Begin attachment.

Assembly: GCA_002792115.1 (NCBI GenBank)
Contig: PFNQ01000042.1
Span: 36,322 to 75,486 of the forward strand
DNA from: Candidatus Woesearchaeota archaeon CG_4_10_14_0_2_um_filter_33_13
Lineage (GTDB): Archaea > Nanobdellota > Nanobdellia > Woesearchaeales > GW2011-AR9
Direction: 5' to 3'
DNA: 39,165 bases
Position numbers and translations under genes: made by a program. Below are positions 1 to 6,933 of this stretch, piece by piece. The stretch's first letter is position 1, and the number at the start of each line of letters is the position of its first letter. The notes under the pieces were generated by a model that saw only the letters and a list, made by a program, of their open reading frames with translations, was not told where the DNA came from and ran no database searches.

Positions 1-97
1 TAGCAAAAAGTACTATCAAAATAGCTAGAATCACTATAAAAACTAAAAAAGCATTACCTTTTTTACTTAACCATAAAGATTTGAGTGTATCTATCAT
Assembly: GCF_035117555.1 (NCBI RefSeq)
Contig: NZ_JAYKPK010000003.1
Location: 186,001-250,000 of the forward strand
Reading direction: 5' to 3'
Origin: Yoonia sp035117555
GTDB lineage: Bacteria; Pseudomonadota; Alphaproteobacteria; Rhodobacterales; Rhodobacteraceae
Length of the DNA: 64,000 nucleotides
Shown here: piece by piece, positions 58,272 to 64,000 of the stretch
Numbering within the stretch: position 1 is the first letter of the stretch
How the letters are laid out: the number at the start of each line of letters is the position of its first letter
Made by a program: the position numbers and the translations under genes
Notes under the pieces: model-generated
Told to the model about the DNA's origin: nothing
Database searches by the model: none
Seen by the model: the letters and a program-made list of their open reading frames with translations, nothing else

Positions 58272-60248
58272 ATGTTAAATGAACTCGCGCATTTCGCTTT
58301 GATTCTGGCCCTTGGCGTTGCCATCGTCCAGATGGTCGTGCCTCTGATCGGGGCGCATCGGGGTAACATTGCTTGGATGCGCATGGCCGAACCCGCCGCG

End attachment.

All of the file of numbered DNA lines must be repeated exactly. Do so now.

Assembly: GCA_002792115.1 (NCBI GenBank)
Contig: PFNQ01000042.1
Span: 36,322 to 75,486 of the forward strand
DNA from: Candidatus Woesearchaeota archaeon CG_4_10_14_0_2_um_filter_33_13
Lineage (GTDB): Archaea > Nanobdellota > Nanobdellia > Woesearchaeales > GW2011-AR9
Direction: 5' to 3'
DNA: 39,165 bases
Position numbers and translations under genes: made by a program. Below are positions 1 to 6,933 of this stretch, piece by piece. The stretch's first letter is position 1, and the number at the start of each line of letters is the position of its first letter. The notes under the pieces were generated by a model that saw only the letters and a list, made by a program, of their open reading frames with translations, was not told where the DNA came from and ran no database searches.

Positions 1-97
1 TAGCAAAAAGTACTATCAAAATAGCTAGAATCACTATAAAAACTAAAAAAGCATTACCTTTTTTACTTAACCATAAAGATTTGAGTGTATCTATCAT
Assembly: GCF_035117555.1 (NCBI RefSeq)
Contig: NZ_JAYKPK010000003.1
Location: 186,001-250,000 of the forward strand
Reading direction: 5' to 3'
Origin: Yoonia sp035117555
GTDB lineage: Bacteria; Pseudomonadota; Alphaproteobacteria; Rhodobacterales; Rhodobacteraceae
Length of the DNA: 64,000 nucleotides
Shown here: piece by piece, positions 58,272 to 64,000 of the stretch
Numbering within the stretch: position 1 is the first letter of the stretch
How the letters are laid out: the number at the start of each line of letters is the position of its first letter
Made by a program: the position numbers and the translations under genes
Notes under the pieces: model-generated
Told to the model about the DNA's origin: nothing
Database searches by the model: none
Seen by the model: the letters and a program-made list of their open reading frames with translations, nothing else

Positions 58272-60248
58272 ATGTTAAATGAACTCGCGCATTTCGCTTT
58301 GATTCTGGCCCTTGGCGTTGCCATCGTCCAGATGGTCGTGCCTCTGATCGGGGCGCATCGGGGTAACATTGCTTGGATGCGCATGGCCGAACCCGCCGCG